Metallogenic Epochs and Provinces of India: An Overview
Metallogenic epochs are periods of time in the geological history of the Earth when certain metals or groups of metals were deposited in large quantities in different regions. Metallogenic provinces are areas or belts that contain a notable concentration of deposits of one or more metals. The distribution and formation of metallogenic epochs and provinces are influenced by various factors, such as plate tectonics, magmatism, sedimentation, metamorphism, and mineralization processes.
India is a country with a rich and diverse mineral wealth, which reflects its complex geological evolution. India has experienced several metallogenic epochs and hosts many metallogenic provinces that contain deposits of gold, copper, iron, manganese, lead, zinc, chromium, nickel, titanium, uranium, and other metals. Some of these deposits are of global significance and have been exploited for centuries, while others are still under exploration or development.
In this article, we will provide a brief overview of the major metallogenic epochs and provinces of India, based on the available literature and online sources[^1^] [^2^] [^3^]. We will also discuss some of the characteristics and challenges of exploring and mining these deposits.
Precambrian Metallogenic Epoch
The Precambrian is the longest and oldest geological eon, spanning from about 4.6 billion years ago to 541 million years ago. It is divided into three eras: the Hadean, the Archean, and the Proterozoic. The Precambrian metallogenic epoch in India covers most of the Archean and Proterozoic eras, during which several cratons (stable blocks of ancient continental crust) and mobile belts (zones of deformation and metamorphism) were formed and modified by various tectonic events.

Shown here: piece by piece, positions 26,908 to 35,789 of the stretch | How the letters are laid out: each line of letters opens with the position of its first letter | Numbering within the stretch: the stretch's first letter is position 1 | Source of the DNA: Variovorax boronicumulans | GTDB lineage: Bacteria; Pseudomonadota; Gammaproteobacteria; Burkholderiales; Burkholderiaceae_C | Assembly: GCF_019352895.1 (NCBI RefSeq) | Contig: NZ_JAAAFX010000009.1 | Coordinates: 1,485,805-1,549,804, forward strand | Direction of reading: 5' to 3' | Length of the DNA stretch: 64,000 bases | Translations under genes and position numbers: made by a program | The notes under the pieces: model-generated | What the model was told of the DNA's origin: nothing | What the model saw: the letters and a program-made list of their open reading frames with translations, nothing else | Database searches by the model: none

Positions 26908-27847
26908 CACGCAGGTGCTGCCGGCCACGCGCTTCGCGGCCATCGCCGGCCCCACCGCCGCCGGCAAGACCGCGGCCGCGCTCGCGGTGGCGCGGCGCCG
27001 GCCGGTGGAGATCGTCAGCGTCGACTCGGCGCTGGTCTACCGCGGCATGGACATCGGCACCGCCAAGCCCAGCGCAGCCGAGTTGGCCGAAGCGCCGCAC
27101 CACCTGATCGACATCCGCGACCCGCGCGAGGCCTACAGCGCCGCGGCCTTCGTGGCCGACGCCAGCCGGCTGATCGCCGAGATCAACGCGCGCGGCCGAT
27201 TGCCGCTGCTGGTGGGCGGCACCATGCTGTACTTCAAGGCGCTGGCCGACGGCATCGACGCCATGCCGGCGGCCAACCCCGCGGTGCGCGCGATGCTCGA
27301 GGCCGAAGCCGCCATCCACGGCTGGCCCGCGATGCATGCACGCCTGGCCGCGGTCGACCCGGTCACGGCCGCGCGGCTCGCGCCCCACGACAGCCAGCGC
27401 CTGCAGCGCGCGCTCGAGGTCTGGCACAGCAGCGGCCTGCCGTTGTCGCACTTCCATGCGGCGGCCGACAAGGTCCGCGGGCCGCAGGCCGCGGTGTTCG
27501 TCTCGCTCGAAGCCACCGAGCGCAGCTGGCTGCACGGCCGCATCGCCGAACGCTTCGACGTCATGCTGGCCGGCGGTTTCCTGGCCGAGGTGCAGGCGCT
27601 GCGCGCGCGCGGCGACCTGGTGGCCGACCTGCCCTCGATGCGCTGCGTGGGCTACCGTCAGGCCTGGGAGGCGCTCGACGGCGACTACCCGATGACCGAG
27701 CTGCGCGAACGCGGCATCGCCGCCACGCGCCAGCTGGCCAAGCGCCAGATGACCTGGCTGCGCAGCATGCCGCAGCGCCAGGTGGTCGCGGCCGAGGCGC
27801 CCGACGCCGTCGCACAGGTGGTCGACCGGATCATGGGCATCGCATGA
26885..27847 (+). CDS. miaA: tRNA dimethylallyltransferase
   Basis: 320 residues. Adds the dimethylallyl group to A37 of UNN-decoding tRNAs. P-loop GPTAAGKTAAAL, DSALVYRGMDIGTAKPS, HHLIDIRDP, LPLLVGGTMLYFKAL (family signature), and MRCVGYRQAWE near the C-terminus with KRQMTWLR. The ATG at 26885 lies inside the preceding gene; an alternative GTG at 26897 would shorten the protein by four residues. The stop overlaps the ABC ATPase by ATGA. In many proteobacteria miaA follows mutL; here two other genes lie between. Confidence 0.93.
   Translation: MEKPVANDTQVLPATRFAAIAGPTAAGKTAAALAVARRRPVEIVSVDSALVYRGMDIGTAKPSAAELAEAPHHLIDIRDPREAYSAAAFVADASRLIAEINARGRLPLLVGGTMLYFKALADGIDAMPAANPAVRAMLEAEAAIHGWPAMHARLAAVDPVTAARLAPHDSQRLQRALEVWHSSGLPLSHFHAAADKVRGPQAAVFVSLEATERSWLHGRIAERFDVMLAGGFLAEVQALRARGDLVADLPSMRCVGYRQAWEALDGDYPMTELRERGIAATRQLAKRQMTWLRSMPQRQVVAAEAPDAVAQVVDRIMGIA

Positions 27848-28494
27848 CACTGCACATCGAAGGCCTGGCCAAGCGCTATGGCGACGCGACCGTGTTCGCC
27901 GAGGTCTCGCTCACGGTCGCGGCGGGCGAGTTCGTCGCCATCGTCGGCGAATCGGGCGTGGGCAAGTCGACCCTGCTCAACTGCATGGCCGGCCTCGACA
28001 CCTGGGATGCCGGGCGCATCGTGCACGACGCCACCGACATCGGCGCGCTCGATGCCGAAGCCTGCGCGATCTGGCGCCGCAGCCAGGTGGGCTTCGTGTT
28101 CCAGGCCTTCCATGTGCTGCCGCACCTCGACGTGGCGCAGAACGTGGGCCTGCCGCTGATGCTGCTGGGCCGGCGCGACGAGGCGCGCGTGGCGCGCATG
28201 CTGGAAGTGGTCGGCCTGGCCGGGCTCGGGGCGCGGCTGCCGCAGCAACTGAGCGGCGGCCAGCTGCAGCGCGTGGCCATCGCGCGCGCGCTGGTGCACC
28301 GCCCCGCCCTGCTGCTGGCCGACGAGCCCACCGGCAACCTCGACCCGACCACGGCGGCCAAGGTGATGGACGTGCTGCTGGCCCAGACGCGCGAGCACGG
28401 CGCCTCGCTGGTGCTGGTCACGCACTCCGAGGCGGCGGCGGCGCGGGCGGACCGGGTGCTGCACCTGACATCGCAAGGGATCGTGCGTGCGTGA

The Precambrian metallogenic epoch in India is characterized by the formation of deposits of iron, manganese, gold, copper, lead, zinc, chromium, nickel, titanium, uranium, and other metals. These deposits are mainly associated with greenstone belts (volcanic-sedimentary sequences), granitoids (intrusive igneous rocks), banded iron formations (BIFs), sedimentary basins (depressions filled with sediments), and shear zones (faults with significant displacement).
Some of the important metallogenic provinces in India that belong to the Precambrian metallogenic epoch are:
The gold province of Karnataka-Andhra Pradesh-Tamil Nadu (Hutti-Kolar-Anantpur-Gadag-Wynad Gold Province), which contains the oldest and largest gold mines in India.
The copper province of Singhbhum (Bihar-Jharkhand-Orissa), which contains several copper deposits associated with greenstone belts and granitoids.
The copper province of Khetri-Pur-Banera (Rajasthan-Haryana), which contains copper deposits associated with granitoids and shear zones.
The iron province of Dharwar-Bastar (Karnataka-Chhattisgarh-Orissa), which contains high-grade hematite deposits associated with BIFs.
The manganese province of Nagpur-Balaghat (Maharashtra-Madhya Pradesh), which contains manganese deposits associated with BIFs.
The chromium-nickel province of Sukinda-Nausahi (Orissa), which contains chromite and laterite nickel deposits associated with ultramafic rocks (igneous rocks rich in iron and magnesium).
The uranium province of Singhbhum-Cuddapah (Bihar-Jharkhand-Andhra Pradesh), which contains uranium deposits associated with granitoids and unconformities (gaps in the geological record).
Late Paleozoic Metallogenic Epoch
The Paleozoic is a geological era that spanned from about 541 million years ago to 252 million years ago. It is divided into six periods: the Cambrian, the Ordovician, the Silurian, the Devonian, the Carboniferous, and the Permian. The late Paleozoic metallogenic epoch in India covers most of the Carboniferous and Permian periods, 061ffe29dd